It’s useful to place this within a larger class of “information collapse” errors.
In general, averages can lead you astray. The fix might be including the standard deviation, or (as here) a min or max statistic, but any time you replace the distribution itself with lossy statistics, you risk errors.
Many cognitive biases and puzzles in probability essentially boil down to this.
Rather than attempting to estimate the entropy of a scheme, wouldn’t it be better to just define a scheme that represents randomness directly in the encoding? If you target N bits of randomness, then you will not fall into these sorts of traps if you directly encode those bits in a symmetric number scheme, such as base16, base32, or diceware (base ~12.92).
The math is sort of interesting, but I’m not sure why anyone would in practice want to do anything other than directly encoding randomness.
I became interested in this because I was trying to develop highly memorable passwords. For example, you might want to choose a random grammatical English sentence as your passphrase. A natural way to do this might be to choose a random parse tree of a given size, but if you do that you’ll have some duplicated sentences (with ambiguous parses).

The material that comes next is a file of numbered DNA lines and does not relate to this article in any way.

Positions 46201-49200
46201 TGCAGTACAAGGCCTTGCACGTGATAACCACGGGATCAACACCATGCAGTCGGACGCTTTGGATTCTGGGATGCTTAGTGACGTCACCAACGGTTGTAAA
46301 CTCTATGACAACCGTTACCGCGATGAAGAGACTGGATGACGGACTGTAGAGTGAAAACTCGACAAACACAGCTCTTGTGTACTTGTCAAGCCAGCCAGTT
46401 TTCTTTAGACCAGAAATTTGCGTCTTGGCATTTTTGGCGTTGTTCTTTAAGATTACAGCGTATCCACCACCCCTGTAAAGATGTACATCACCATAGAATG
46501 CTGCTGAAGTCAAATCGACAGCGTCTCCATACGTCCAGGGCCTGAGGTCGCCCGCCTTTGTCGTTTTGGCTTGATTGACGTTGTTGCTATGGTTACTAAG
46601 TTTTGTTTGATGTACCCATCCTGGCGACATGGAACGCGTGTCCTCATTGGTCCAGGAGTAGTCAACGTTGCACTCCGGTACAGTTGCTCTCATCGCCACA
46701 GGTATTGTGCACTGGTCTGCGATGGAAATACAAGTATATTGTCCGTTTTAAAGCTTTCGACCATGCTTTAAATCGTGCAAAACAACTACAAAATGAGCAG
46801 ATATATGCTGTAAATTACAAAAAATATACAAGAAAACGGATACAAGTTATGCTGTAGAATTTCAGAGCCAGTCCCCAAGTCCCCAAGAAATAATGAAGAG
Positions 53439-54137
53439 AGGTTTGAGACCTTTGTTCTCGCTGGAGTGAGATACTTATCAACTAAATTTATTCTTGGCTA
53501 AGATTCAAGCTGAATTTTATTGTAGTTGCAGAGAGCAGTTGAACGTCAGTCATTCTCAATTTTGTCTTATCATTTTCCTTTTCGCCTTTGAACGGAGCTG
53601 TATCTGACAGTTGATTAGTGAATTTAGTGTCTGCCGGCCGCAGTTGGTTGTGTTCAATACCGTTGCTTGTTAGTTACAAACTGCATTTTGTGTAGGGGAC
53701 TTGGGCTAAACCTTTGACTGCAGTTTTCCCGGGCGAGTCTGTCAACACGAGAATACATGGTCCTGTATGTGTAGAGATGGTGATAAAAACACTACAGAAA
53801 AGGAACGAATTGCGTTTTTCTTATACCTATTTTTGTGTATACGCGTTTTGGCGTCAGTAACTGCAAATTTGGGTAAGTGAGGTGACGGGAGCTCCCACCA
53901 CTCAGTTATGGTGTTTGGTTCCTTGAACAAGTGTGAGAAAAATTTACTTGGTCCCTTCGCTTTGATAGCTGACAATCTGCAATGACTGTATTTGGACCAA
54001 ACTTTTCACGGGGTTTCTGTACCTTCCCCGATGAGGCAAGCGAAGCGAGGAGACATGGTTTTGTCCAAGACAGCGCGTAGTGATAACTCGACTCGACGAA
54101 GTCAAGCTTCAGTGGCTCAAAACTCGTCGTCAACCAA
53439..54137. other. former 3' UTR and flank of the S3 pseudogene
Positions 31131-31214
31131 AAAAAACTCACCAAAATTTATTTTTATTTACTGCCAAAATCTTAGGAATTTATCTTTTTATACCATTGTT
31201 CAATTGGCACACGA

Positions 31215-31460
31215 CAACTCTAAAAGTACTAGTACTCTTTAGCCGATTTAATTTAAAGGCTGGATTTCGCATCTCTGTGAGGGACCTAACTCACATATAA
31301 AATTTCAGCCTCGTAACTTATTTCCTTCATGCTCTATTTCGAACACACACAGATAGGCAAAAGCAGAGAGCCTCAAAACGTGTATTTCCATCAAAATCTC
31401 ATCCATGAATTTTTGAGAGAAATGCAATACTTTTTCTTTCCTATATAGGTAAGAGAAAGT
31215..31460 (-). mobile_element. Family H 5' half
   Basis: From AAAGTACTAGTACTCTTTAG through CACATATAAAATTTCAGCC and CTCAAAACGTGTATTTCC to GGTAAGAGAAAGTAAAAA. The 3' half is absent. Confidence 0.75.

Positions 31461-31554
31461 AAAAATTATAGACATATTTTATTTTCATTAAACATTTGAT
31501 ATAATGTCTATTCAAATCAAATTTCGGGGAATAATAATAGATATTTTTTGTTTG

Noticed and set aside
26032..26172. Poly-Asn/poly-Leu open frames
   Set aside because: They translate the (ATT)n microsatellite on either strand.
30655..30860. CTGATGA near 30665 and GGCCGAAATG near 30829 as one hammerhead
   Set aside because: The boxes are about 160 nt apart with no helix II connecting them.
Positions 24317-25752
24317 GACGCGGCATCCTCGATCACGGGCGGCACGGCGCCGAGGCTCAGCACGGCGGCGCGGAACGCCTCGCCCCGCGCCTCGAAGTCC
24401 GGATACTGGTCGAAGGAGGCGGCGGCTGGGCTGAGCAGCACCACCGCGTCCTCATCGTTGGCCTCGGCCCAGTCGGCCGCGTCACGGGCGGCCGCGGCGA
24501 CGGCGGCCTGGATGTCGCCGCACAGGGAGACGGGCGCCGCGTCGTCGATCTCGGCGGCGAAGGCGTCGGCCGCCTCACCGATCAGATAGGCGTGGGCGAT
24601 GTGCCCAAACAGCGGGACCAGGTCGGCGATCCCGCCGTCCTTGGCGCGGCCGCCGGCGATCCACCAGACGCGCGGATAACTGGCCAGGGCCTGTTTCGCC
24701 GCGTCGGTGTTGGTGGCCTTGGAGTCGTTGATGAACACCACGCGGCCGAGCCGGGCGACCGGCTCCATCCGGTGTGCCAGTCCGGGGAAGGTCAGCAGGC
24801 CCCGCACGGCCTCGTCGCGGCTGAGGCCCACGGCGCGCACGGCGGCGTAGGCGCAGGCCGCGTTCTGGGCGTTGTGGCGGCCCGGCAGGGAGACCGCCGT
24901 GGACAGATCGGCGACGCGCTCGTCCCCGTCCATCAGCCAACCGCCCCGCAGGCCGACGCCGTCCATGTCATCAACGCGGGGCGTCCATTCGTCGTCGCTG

There are also the EFF word lists, which are designed to be memorable, real, and chosen by dice roll. I particularly like the list where each word can be uniquely identified by its first three letters: https://www.eff.org/deeplinks/2016/07/new-wordlists-random-passphrases
I’ve created rpass for this. It generates random mnemonics, ie. rpass 128 yields:
juthor kezrem xurvup kindit puxpem vaszun bok
Is it really English if the majority of the words are made up?
You’re right, isn’t English, but “juthor” and “krezrem”, and, “puxpem” are pretty memorable non-words IMO.
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